The Vietnamese Mekong Delta (VMD) is an example of a complex dynamic socio-hydrological system in which societies and hydrology interact and co-evolve. The dominant engineering approach in the VMD has enhanced the dynamics of society and hydrology. This study looks at the implications of socio-hydrological dynamics in the coastal VMD where saline water is controlled by various infrastructures. In the first phase, key informant interviews and focus group discussions were used to explore socio-hydrological dynamics in the study area. The results show divergence in livelihood strategies inside the freshwater-projected area, shaping a heterogeneous agricultural landscape of fresh- and brackish-water livelihoods manifested by four socio-hydrological groups. Next, the Motivation and Ability (MOTA) framework and household surveys were used to assess the adaptability in the agricultural development pathway advocated by the freshwater policy. The result revealed differentiations among these socio-hydrological groups. The findings suggest other practices may be required to help the area navigate towards future adaptations to socio-hydrological changes.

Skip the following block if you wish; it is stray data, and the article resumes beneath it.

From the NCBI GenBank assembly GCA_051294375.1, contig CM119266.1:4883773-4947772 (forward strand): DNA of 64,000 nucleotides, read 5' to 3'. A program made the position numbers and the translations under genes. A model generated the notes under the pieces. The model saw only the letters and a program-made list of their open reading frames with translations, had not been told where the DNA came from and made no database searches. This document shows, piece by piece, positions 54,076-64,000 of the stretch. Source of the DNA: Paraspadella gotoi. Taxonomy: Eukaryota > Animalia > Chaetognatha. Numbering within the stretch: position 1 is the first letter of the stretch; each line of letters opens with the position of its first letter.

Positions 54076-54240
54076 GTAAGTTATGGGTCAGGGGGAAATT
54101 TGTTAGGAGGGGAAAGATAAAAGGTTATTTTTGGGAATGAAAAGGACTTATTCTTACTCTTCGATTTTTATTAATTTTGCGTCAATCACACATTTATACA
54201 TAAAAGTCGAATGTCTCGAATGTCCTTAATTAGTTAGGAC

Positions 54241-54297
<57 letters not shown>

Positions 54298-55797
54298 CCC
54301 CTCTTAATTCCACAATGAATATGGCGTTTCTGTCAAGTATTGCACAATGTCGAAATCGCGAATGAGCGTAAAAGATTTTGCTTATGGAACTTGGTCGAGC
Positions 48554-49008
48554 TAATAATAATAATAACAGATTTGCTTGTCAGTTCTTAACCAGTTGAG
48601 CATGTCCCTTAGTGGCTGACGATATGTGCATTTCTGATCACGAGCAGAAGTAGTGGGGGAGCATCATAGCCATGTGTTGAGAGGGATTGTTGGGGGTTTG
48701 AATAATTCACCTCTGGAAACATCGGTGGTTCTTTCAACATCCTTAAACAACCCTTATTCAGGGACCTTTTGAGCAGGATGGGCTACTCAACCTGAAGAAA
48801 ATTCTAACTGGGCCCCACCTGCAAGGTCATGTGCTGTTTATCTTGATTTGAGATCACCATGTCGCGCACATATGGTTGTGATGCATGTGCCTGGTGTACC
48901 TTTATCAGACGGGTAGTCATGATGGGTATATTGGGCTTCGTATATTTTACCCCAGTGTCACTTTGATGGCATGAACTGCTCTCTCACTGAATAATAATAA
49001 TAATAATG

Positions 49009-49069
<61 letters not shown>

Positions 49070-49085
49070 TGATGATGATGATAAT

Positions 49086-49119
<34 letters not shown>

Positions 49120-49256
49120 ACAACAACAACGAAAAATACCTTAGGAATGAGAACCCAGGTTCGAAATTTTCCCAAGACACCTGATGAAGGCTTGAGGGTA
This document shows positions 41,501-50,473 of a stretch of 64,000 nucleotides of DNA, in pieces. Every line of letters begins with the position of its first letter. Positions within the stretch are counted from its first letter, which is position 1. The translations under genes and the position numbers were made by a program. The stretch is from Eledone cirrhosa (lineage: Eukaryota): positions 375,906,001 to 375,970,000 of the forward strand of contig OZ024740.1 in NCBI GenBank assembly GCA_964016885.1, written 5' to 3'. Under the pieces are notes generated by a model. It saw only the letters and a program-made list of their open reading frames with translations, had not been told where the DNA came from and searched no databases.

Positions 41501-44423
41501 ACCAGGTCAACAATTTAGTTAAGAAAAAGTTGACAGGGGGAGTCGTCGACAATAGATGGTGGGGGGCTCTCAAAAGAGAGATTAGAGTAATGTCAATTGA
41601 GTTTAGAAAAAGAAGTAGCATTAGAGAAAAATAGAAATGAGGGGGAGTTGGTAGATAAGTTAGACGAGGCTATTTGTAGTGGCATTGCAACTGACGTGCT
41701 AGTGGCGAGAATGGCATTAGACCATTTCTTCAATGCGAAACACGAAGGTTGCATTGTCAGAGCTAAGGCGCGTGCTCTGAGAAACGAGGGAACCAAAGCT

- hydrological dynamics
- Motivation and Ability (MOTA) framework
- salinity-control measures
- Vietnamese Mekong Delta